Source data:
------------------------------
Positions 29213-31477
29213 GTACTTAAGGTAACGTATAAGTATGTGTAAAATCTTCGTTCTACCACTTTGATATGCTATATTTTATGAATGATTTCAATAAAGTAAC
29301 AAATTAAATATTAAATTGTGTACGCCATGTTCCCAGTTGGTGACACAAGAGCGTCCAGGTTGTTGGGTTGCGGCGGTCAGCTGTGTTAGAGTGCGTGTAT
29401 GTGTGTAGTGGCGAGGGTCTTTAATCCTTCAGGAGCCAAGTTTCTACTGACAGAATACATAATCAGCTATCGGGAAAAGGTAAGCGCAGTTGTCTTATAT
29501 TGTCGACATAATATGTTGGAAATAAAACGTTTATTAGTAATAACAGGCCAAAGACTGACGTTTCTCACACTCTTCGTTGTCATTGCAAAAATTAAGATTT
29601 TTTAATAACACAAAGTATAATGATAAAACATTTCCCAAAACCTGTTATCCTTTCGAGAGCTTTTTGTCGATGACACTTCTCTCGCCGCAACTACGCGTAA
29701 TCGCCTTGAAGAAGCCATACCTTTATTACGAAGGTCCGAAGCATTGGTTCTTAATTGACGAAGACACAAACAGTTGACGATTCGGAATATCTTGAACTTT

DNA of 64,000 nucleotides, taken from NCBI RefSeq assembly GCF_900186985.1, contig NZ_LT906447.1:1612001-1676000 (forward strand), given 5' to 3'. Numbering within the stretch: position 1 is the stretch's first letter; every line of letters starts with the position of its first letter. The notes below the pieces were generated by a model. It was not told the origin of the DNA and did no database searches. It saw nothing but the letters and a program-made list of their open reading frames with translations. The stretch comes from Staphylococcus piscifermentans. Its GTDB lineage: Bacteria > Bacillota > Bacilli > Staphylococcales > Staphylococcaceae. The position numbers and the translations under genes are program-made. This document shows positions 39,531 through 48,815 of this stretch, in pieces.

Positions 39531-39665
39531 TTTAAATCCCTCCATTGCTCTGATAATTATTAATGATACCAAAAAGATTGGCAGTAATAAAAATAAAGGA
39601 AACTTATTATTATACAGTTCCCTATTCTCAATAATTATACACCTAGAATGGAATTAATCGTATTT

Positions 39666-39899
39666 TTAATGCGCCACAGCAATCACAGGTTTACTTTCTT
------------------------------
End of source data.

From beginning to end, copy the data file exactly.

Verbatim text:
Positions 29213-31477
29213 GTACTTAAGGTAACGTATAAGTATGTGTAAAATCTTCGTTCTACCACTTTGATATGCTATATTTTATGAATGATTTCAATAAAGTAAC
29301 AAATTAAATATTAAATTGTGTACGCCATGTTCCCAGTTGGTGACACAAGAGCGTCCAGGTTGTTGGGTTGCGGCGGTCAGCTGTGTTAGAGTGCGTGTAT
29401 GTGTGTAGTGGCGAGGGTCTTTAATCCTTCAGGAGCCAAGTTTCTACTGACAGAATACATAATCAGCTATCGGGAAAAGGTAAGCGCAGTTGTCTTATAT
29501 TGTCGACATAATATGTTGGAAATAAAACGTTTATTAGTAATAACAGGCCAAAGACTGACGTTTCTCACACTCTTCGTTGTCATTGCAAAAATTAAGATTT
29601 TTTAATAACACAAAGTATAATGATAAAACATTTCCCAAAACCTGTTATCCTTTCGAGAGCTTTTTGTCGATGACACTTCTCTCGCCGCAACTACGCGTAA
29701 TCGCCTTGAAGAAGCCATACCTTTATTACGAAGGTCCGAAGCATTGGTTCTTAATTGACGAAGACACAAACAGTTGACGATTCGGAATATCTTGAACTTT

DNA of 64,000 nucleotides, taken from NCBI RefSeq assembly GCF_900186985.1, contig NZ_LT906447.1:1612001-1676000 (forward strand), given 5' to 3'. Numbering within the stretch: position 1 is the stretch's first letter; every line of letters starts with the position of its first letter. The notes below the pieces were generated by a model. It was not told the origin of the DNA and did no database searches. It saw nothing but the letters and a program-made list of their open reading frames with translations. The stretch comes from Staphylococcus piscifermentans. Its GTDB lineage: Bacteria > Bacillota > Bacilli > Staphylococcales > Staphylococcaceae. The position numbers and the translations under genes are program-made. This document shows positions 39,531 through 48,815 of this stretch, in pieces.

Positions 39531-39665
39531 TTTAAATCCCTCCATTGCTCTGATAATTATTAATGATACCAAAAAGATTGGCAGTAATAAAAATAAAGGA
39601 AACTTATTATTATACAGTTCCCTATTCTCAATAATTATACACCTAGAATGGAATTAATCGTATTT

Positions 39666-39899
39666 TTAATGCGCCACAGCAATCACAGGTTTACTTTCTT